Saturday, March 18, 2017

And then it snowed

After dwindling away to nearly nothing, winter jumped back into the game with 15-20 inches of snow. Depth varied with your location. I measured about 16 at home. The ski center claimed 18.

Before the snow, I could have launched the commuting season as soon as Daylight Relocating Time moved light to the evening. Yes, I have lights, but I've said numerous times that you could set yourself on fire and some drivers still would not notice you.

In the shop, we had to drag out rental equipment we had started to put into storage. This isn't a real money maker, this late in a mediocre season, but it's our core winter business, so we have to meet whatever demand presents itself. I hate when bike and ski stuff jam together in the workshop, because the substances they use are so incompatible. In that equation, bike lubes are worse for ski bases than ski waxes might be for most surfaces of a bike, but we're still trying to fit awkwardly shaped objects into a shared space without damaging any of them.

Timing of the snow and other items on the schedule meant that I did not shift seamlessly back to an athletic routine of workouts on the snow. Back to? I never established one at all, this winter. Muscling the snow thrower around provided a couple of days of exercise. Later there was some shoveling.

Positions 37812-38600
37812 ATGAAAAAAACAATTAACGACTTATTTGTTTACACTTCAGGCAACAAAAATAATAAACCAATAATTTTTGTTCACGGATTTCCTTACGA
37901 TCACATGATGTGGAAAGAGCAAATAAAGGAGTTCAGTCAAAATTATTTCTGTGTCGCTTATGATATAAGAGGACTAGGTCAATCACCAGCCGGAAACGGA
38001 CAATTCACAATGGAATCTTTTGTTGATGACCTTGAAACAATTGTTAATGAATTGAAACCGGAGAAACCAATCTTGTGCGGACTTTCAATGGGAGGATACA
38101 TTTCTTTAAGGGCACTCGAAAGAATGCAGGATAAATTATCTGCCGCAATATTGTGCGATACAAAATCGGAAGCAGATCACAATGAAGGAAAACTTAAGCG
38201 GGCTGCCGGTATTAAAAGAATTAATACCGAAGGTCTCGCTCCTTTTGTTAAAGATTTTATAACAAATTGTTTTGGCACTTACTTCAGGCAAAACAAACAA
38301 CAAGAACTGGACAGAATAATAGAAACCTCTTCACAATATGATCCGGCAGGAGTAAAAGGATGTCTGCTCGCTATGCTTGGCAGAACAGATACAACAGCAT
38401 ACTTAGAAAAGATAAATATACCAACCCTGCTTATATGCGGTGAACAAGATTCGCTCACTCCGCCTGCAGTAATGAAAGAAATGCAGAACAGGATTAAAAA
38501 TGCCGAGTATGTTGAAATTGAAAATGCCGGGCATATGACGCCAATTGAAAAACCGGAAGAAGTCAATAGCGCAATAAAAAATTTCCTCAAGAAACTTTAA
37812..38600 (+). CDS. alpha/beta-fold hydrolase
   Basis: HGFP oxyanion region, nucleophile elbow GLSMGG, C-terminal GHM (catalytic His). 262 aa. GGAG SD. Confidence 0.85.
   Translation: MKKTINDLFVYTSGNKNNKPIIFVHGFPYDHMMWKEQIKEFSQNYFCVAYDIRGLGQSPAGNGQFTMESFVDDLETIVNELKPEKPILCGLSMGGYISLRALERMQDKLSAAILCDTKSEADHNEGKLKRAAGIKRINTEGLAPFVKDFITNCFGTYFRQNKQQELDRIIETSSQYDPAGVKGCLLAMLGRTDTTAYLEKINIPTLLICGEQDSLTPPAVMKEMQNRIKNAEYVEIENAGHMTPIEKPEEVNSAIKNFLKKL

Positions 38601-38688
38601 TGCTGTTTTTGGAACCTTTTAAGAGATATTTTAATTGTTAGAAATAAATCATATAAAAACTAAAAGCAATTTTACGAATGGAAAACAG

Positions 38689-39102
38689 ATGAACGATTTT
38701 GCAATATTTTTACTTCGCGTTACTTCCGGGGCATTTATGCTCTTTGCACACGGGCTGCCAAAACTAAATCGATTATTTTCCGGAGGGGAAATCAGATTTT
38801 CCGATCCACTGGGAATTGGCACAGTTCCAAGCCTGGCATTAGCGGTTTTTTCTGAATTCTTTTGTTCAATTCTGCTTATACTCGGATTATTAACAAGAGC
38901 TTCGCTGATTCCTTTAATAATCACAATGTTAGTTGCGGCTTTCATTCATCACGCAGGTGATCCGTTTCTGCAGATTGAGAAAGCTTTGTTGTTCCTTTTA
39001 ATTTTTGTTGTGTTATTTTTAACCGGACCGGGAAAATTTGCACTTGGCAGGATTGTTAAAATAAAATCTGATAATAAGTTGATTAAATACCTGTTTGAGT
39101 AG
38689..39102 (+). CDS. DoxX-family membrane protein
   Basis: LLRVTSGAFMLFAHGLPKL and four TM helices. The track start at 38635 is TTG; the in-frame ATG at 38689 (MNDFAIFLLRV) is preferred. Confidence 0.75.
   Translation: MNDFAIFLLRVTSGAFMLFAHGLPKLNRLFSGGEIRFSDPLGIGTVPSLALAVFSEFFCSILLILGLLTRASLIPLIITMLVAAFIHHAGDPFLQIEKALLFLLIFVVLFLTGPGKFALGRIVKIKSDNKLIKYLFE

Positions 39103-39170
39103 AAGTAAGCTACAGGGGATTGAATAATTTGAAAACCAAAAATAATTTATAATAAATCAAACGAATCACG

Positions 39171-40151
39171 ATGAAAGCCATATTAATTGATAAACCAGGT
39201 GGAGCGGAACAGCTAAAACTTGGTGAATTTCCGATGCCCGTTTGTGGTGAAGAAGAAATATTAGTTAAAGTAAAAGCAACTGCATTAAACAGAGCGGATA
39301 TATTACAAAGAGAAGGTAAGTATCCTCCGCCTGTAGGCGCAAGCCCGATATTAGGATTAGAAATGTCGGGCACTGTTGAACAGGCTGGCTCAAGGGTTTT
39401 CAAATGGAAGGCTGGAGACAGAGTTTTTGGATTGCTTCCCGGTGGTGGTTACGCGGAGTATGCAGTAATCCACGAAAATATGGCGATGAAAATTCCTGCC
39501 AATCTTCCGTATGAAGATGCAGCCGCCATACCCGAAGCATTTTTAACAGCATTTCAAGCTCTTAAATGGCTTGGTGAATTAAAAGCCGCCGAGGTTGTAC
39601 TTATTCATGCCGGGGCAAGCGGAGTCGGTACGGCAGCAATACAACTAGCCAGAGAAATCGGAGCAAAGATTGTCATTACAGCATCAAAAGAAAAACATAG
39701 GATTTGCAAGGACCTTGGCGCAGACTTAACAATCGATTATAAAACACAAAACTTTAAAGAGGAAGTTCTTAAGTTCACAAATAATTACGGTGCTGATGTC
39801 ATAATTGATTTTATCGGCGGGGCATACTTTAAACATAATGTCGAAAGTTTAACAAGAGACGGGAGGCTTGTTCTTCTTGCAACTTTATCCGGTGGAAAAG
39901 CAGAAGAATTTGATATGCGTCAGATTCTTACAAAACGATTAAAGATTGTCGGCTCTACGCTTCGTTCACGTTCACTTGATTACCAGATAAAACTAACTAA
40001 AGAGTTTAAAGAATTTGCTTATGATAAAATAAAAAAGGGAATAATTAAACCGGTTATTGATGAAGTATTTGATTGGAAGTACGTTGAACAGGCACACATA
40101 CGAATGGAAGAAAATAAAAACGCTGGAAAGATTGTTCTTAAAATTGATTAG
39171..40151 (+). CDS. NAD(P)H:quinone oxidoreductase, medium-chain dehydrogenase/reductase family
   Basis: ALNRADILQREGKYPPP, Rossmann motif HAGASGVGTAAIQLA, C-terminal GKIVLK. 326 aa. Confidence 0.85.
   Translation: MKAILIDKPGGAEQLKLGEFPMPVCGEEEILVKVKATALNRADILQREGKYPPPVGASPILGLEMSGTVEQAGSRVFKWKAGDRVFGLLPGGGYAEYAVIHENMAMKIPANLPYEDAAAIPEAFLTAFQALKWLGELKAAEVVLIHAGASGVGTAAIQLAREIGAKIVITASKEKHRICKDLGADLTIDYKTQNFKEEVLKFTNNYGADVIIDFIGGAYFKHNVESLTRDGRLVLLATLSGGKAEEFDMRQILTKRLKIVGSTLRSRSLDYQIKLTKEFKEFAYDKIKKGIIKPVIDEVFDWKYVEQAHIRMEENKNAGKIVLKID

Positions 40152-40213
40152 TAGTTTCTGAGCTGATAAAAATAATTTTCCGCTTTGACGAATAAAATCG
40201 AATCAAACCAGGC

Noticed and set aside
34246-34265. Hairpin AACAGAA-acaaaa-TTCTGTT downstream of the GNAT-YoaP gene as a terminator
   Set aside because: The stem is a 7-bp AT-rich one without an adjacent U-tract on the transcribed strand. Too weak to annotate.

The strengthening sun hasn't made the snow miraculously disappear, but it does modify it much more quickly than the weaker rays of deep winter would. The surface becomes slow and sticky, while the full depth remains fine-grained. Skis pick up moisture on the way through the top layer before dropping down into the powder to clump up and slow down. Or you could go to the groomed trails, if you have time.

If we move relatively steadily into spring conditions, the roads will melt clear, the snowbanks shrivel again, and I'll be able to get out of the car. No doubt there will be a few bad jokes from the weather during the next month and a half. But the darkness and its attendant cold have to follow their fixed schedule. What we get may not be balmy and inviting, but it will probably be doable.

Thursday, March 09, 2017

In memory of Sachs Sedis

Ordering chains the other day, I sifted through the offerings from SRAM, KMC, Shimano, and others. Our default chain has been SRAM, because their chains are descended from the legendary Sedisport, the sleeper deal chain of the 1980s.

Very little can be seen of the original Sedisport in the SRAM chains of today.  The formerly flared inner plates are now straight.

The outer plates are shaped very similarly to Shimano's Hyperglide and Uniglide chains, which the Sedisport once outperformed. The change was gradual, and the chains are still functional and durable. But the reflex to choose them is probably more emotional than anything else.

Vintage Sedisport. Burly side plates, cleverly flared inner plates to facilitate shifting. Born when drive trains were moving to six speeds. My, my. What will be next? Gears that click into place?